"The headline was in every city," Branson said. "So I think humor is important, and pulling the tail of your bigger competitor can be effective."
Humor wasn't so effective, however, when he took on another corporate competitor, Coca-Cola, to promote his soda brand, Virgin Cola, on Coke's home turf. Branson rented a Sherman tank and drove it through New York's Times Square, crushing strategically placed Coke cans and staging an "attack" on a Coke billboard. The beverage behemoth wasn't amused. "They filled DC-10 [jets] full of money and flew them to England," Branson said, and "Virgin Cola disappeared out of all the [U.K.] outlets we were in."
Of course, he added, "We're still number one in Bangladesh."
Deciding to get into an industry
"It's generally out of frustration," Branson said, when asked how he decides to jump into an industry new to him. He also told a story he's told in the past, about Virgin Airways' founding. It seems that that airline started with another airline -- American -- cancelling a flight to the British Virgin Islands for lack of passengers. It was a flight Branson was supposed to be on.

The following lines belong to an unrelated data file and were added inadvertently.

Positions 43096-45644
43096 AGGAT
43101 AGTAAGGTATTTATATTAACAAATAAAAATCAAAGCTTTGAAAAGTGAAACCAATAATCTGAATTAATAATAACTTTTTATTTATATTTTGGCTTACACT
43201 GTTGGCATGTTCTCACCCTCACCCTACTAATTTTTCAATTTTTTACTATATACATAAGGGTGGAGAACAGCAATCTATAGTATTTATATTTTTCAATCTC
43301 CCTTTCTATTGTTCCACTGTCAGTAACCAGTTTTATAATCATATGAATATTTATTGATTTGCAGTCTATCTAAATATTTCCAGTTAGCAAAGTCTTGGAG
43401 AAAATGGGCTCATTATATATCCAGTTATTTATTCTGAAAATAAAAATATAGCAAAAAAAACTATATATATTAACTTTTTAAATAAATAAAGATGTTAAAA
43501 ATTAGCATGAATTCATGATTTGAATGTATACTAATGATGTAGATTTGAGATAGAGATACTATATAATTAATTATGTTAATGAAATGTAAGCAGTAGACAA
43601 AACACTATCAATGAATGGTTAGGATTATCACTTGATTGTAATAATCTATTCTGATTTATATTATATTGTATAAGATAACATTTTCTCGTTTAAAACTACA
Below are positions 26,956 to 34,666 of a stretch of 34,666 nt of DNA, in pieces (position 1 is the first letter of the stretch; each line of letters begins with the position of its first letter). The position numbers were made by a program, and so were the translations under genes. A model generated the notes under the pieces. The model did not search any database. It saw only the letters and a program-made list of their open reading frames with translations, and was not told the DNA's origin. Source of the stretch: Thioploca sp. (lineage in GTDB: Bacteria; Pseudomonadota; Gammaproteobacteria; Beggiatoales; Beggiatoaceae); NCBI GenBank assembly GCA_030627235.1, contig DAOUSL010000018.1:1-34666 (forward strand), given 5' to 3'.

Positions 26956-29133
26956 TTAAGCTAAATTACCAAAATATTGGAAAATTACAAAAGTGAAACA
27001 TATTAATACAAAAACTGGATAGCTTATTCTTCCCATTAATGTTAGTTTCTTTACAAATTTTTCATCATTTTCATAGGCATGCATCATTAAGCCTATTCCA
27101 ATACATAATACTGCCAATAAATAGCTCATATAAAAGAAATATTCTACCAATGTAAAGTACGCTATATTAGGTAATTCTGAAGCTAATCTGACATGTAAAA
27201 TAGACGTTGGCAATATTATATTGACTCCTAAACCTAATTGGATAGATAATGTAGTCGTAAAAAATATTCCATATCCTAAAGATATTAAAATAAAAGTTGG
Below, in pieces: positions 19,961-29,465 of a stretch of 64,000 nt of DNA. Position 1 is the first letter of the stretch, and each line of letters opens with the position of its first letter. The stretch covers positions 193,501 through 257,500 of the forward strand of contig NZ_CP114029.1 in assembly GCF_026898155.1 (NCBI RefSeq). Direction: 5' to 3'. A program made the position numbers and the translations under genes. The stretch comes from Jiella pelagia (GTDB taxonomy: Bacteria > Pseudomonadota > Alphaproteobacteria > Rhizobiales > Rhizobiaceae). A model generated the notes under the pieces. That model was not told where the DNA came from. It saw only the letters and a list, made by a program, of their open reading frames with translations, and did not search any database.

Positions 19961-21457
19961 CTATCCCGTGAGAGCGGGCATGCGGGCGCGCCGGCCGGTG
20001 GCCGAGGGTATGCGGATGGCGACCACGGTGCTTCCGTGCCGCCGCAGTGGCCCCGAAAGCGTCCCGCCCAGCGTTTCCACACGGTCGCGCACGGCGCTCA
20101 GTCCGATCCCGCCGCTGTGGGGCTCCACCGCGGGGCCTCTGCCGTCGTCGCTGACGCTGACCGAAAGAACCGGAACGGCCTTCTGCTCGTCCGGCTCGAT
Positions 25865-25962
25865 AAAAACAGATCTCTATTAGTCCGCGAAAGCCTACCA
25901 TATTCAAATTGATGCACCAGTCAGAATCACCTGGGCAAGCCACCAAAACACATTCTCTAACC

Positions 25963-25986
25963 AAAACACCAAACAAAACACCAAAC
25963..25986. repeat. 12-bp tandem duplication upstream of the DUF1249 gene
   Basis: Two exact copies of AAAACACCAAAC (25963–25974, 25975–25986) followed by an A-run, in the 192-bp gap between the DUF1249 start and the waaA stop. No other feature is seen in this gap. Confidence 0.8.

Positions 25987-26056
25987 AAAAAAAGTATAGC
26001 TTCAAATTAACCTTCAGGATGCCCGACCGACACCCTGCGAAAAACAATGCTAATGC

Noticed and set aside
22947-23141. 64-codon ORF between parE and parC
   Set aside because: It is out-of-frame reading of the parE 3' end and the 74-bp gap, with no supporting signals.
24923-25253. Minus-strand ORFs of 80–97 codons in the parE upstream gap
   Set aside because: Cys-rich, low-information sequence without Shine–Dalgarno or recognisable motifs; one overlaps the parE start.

He remembered he was 28 at the time and, "I had this beautiful lady waiting for me. I'd been away from her for three weeks, I was not going to wait until the next morning." So, he hired a plane to take him and his fellow frustrated travellers, scribbling on a borrowed blackboard that seats would cost $39.
Not surprisingly, the plane filled, and a grateful passenger suggested Branson start an airline. That's just what he did, phoning Boeing the next day, looking to buy a secondhand 747. It wasn't all that hard: "When we started Virgin Airlines, the situation for American airlines was dire," Branson said. "You could steal the staff."
In terms of service, the airlines "didn't get the details right. We threw Virgin Airlines into the mix 10 years ago, and it's been a fantastic success story." (Though, Virgin American has since been sold to Alaska Airlines and slid far down the success ladder, Branson said ruefully.)